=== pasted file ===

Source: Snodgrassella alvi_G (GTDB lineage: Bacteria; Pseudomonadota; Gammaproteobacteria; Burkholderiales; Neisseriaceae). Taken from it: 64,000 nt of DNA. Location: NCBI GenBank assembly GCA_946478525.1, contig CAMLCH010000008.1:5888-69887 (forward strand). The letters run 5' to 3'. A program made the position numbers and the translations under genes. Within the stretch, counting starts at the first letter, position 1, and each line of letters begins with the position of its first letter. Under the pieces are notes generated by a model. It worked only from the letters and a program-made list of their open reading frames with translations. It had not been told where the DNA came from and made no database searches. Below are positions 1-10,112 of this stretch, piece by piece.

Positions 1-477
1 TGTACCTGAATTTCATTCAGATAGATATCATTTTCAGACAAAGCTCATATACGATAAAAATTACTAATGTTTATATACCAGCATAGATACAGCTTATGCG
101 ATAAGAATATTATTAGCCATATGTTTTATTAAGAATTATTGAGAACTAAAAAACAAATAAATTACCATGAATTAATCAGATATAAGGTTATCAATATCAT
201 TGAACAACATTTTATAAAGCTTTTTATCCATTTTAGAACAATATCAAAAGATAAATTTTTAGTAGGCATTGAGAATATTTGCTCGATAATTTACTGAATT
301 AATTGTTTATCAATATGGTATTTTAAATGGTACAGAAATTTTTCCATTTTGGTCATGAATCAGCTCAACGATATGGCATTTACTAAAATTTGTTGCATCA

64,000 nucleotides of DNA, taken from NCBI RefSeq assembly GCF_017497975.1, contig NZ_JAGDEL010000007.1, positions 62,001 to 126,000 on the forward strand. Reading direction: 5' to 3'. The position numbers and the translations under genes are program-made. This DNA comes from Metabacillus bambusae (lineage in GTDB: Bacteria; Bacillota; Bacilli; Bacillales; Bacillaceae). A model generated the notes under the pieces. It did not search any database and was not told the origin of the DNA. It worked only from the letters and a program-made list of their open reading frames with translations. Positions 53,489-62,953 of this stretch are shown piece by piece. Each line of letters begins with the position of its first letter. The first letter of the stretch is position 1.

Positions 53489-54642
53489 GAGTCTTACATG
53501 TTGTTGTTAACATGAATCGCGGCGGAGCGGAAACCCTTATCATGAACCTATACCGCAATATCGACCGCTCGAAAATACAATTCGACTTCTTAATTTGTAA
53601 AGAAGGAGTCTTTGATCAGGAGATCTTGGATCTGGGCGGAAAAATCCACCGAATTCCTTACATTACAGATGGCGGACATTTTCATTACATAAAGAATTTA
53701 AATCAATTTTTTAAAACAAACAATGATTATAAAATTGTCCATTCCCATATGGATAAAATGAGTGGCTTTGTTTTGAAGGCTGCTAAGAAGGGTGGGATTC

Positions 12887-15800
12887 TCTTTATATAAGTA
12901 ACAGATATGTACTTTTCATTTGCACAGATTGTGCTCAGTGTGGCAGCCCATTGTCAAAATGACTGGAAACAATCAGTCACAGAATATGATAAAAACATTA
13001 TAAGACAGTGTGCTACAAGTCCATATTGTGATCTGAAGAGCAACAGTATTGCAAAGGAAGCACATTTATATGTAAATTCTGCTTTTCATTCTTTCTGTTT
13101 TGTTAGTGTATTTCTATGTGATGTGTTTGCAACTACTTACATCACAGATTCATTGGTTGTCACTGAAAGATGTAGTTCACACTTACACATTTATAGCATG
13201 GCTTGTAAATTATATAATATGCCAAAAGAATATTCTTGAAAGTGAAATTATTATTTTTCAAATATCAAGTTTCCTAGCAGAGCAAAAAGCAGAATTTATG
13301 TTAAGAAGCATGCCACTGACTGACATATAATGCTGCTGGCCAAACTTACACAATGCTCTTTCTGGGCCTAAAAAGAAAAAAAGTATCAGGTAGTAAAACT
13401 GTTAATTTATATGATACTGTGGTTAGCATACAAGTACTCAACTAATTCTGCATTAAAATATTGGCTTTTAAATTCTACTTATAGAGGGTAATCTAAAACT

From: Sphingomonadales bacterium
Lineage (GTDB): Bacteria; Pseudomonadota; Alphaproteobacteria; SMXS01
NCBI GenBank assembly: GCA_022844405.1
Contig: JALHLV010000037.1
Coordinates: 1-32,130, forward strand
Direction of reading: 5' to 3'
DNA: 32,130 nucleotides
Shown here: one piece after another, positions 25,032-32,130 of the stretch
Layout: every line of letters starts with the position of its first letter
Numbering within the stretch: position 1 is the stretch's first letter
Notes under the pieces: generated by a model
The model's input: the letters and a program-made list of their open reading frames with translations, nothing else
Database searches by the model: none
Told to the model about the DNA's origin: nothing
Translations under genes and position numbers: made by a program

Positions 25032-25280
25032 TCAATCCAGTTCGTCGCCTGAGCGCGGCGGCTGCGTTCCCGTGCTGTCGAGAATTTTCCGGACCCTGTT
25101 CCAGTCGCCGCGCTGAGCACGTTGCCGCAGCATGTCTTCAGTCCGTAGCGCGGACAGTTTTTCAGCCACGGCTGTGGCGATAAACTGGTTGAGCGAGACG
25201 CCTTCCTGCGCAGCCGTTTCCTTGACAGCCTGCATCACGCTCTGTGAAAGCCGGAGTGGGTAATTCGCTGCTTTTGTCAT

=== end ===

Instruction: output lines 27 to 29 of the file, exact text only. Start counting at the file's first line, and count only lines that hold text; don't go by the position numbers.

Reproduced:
DNA: 32,130 nucleotides
Shown here: one piece after another, positions 25,032-32,130 of the stretch
Layout: every line of letters starts with the position of its first letter